WHAT WE'RE WATCHING - WHAT WE'RE IGNORING - WHAT WE'RE SMOKING

WHAT WE'RE WATCHING

Fake news in Brazil – Oi, Brazilian voters: You know that picture of former President Dilma Rousseff as a young woman rubbing elbows with Fidel Castro? Yeah, the one your mother in law just blasted out on WhatsApp? It’s a fake. So is the pic of right-wing frontrunner Jair Bolsonaro walking into a hospital with a smile on his face – allegedly proof that his recent stabbing at a campaign rally was staged. According tofact checkers, fake news and misinformation are surging across WhatsApp ahead of a deeply polarizing presidential runoff later this month.  After the vote, which Bolsonaro is almost assured to win, expect an extremely polarized debate over effects of disinformation on the election and the legitimacy of the next president.


Fake moon in China – We at Signal have been closely following China’s push to create its own global models for finance, trade, and technology – but now it appears that Beijing’s ambitions rise higher than that still. The southwestern Chinese city of Chengdu has announced plans to launch an “illumination satellite” to light up the night sky better than the moon. This fake moon – because that’s what it is, a fake moon – will be eight times brighter than the real moon and able to cast light over a distance of 10-80 kilometers.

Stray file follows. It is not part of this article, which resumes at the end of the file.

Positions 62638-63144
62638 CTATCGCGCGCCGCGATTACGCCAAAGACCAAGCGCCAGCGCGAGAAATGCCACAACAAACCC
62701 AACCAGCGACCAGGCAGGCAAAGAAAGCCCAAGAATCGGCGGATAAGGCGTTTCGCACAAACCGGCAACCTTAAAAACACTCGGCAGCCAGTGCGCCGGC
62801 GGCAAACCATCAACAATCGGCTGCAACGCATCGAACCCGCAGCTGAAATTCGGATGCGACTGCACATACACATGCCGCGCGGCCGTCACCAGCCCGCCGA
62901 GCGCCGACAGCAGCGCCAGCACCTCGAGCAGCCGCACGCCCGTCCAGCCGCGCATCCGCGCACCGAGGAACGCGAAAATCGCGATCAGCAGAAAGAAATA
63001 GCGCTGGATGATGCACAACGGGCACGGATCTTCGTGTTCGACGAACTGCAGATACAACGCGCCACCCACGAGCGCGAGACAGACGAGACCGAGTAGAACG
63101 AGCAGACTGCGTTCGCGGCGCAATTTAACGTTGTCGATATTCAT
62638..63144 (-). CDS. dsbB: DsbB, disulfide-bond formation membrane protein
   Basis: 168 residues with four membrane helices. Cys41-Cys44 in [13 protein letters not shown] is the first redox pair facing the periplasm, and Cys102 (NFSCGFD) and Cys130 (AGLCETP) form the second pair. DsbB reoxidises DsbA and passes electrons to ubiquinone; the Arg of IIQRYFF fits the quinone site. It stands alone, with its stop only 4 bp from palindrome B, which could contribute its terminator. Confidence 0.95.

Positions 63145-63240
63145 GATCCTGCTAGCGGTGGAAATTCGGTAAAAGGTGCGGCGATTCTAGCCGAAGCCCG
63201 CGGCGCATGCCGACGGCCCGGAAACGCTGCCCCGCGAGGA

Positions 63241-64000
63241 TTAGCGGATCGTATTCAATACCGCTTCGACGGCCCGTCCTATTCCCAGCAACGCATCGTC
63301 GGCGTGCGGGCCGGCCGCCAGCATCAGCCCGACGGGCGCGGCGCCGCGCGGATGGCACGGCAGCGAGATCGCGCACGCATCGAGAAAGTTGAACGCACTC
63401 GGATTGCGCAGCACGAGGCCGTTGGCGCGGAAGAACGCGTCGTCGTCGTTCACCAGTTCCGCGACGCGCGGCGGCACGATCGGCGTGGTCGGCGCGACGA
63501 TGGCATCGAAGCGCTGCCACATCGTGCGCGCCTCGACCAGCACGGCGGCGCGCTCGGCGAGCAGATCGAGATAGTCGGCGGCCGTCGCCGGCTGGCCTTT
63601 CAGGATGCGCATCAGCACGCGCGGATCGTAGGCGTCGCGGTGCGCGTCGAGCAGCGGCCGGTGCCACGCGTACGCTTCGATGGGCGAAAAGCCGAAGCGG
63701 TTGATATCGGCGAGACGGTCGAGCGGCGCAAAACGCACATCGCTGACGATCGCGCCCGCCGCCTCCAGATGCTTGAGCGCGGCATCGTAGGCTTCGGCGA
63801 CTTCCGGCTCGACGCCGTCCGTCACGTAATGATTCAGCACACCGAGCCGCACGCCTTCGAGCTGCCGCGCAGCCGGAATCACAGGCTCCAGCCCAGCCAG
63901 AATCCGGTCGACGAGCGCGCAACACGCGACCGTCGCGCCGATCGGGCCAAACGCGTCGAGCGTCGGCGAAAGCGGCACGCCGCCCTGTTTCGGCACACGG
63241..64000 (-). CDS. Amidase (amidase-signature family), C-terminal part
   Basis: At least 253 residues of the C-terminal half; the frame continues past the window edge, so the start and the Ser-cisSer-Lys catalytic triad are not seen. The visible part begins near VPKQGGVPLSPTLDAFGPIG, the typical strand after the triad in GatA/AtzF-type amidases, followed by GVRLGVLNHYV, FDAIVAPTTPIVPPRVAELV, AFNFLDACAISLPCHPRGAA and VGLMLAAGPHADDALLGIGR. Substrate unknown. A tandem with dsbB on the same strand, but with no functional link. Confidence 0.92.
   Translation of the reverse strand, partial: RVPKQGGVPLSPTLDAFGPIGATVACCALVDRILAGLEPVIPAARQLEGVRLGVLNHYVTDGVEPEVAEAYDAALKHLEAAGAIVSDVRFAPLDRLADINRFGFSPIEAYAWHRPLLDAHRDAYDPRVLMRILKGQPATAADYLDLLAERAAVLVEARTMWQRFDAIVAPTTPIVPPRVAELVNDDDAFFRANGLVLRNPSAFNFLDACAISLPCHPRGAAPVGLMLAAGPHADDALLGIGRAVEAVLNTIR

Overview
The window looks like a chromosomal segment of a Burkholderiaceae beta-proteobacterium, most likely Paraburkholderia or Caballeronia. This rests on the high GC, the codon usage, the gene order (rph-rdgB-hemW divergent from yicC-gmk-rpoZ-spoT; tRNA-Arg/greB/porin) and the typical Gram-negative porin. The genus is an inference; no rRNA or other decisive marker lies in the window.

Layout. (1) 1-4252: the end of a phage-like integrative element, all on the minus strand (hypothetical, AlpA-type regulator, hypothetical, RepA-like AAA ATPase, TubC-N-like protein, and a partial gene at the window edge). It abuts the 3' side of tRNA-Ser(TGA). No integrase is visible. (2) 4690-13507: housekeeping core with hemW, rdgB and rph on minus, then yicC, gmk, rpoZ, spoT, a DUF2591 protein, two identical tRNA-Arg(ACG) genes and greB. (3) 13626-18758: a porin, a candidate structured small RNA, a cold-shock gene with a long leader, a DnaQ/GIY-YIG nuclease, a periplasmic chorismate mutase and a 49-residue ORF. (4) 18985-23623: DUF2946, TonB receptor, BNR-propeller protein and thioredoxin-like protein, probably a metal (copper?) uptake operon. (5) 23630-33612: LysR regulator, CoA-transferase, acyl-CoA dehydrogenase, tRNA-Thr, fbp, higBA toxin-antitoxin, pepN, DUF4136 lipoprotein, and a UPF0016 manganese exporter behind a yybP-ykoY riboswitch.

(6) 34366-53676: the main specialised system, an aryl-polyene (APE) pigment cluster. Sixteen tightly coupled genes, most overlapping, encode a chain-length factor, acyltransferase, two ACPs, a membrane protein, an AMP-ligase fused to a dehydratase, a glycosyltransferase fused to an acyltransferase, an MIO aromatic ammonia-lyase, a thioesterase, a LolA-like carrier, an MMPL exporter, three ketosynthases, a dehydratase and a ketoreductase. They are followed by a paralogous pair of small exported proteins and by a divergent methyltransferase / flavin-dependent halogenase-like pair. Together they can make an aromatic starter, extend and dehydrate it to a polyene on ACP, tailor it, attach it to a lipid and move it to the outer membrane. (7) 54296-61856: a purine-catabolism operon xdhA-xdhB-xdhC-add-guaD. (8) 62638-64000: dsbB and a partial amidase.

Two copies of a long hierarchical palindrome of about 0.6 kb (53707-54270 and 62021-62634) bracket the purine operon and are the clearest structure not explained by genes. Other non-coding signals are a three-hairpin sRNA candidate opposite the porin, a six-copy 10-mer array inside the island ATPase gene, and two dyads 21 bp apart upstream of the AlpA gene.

WHAT WE'RE IGNORING

People going postal over Trump’s mail decision – The White House this week said the US is ditching the 144-year old global agreement under which countries agree to deliver each other’s mail, and has ordered the US Postal Service to charge more for deliveries from China. Some people are dismayed. But since 1969 the Universal Postal Union pact has given favorable shipping rates to poorer countries – one of those countries being… China! American e-commerce companies have rightly complained that this puts them at a disadvantage: according to calculations by The Atlantic, if you’re in Virginia it’s cheaper to have a packet of eyebrow razors shipped from China than from North Carolina. There is plenty to critique in Trump’s habit of busting up international norms, but on this one he’s right. We’d bet that China – and others – will renegotiate over the next year, before the US withdrawal formally takes effect.